Integrating these insights, we propose that the spread of the Church, specifically through its transformation of kinship and marriage, was a key factor behind a cultural shift towards a WEIRDer psychology in Europe. This shift eventually fostered the creation of new formal institutions, including representative governments, individual rights, commercial law and impersonal markets (17, 57). This theory predicts that (1) societies with less intensive kin-based institutions should have a WEIRDer psychology and (2) historical exposure to the Church’s MFP should predict both less intensive kin-based institutions and, as a consequence, a WEIRDer psychology.
Anyhow, there is zero chance that I am going to read this paper closely now or anytime soon, so for now I am just going to highlight the things that caught my eye there.
All the correlations are as we would expect them to be.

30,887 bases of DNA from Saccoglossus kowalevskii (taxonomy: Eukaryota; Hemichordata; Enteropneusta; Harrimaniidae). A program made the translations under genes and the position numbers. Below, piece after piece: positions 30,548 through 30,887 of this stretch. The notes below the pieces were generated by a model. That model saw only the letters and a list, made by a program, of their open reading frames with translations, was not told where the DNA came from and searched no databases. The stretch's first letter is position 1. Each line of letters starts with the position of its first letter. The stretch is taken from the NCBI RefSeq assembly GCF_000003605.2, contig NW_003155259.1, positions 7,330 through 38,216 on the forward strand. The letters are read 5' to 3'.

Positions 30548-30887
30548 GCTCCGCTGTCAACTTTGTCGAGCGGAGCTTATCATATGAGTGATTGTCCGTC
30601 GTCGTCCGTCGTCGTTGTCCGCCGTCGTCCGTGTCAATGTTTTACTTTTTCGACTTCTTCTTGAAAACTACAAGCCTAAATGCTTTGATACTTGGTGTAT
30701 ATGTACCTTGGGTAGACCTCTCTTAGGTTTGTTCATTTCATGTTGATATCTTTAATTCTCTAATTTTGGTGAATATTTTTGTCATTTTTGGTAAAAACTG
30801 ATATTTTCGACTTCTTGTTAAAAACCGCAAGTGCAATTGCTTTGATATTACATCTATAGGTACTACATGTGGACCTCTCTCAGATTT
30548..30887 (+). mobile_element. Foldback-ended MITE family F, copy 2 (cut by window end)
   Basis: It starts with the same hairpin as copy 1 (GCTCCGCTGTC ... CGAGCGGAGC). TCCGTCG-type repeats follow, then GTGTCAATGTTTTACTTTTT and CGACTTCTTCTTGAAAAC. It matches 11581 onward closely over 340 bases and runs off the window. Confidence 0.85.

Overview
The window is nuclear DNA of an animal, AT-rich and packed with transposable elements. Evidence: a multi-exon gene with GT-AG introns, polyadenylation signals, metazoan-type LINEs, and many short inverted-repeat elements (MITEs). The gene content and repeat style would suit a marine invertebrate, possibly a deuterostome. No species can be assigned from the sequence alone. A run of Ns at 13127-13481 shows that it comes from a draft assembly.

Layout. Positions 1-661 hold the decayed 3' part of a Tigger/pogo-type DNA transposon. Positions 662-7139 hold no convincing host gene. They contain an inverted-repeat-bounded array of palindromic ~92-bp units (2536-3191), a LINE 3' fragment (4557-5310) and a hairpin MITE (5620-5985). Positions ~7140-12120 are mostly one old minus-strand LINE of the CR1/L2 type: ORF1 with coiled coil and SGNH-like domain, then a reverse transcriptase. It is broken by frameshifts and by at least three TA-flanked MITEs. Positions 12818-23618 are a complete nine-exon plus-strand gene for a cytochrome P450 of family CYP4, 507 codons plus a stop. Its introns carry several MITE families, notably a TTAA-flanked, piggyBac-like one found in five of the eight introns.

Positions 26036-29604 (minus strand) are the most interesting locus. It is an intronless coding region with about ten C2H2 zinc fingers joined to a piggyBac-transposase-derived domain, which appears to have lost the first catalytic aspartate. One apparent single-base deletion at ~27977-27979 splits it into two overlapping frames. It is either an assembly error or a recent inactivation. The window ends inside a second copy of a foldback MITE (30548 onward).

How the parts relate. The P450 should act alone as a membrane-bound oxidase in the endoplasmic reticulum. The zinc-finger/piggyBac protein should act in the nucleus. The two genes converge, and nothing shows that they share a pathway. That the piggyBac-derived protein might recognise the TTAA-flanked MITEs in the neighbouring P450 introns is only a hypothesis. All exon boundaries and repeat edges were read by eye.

To begin to explain the psychological differences now documented around the globe, we have proposed a two-part theory. First, we hypothesize that, in adapting to the social worlds created by intensive kin-based institutions, human psychology shifts in ways that foster greater conformity, obedience and sensitivity to relational contexts but less individualism, analytic thinking and cooperation with strangers. Second, to account for part of the variation in kinship intensity, we hypothesize that Western Christianity, beginning around 500 CE, gradually implemented a set of policies about marriage and the family—the MFP—that was a critical contributor to the eventual dissolution of the intensive kin-based institutions of Europe. By 1500 CE, this left many regions of Western Europe dominated by independent, monogamous, nuclear families—a peculiar configuration called the European Marriage Pattern (54, 55, 97). This two-part theory implies that the Church, through the MFP, inadvertently contributed to what psychologists have termed WEIRD psychology.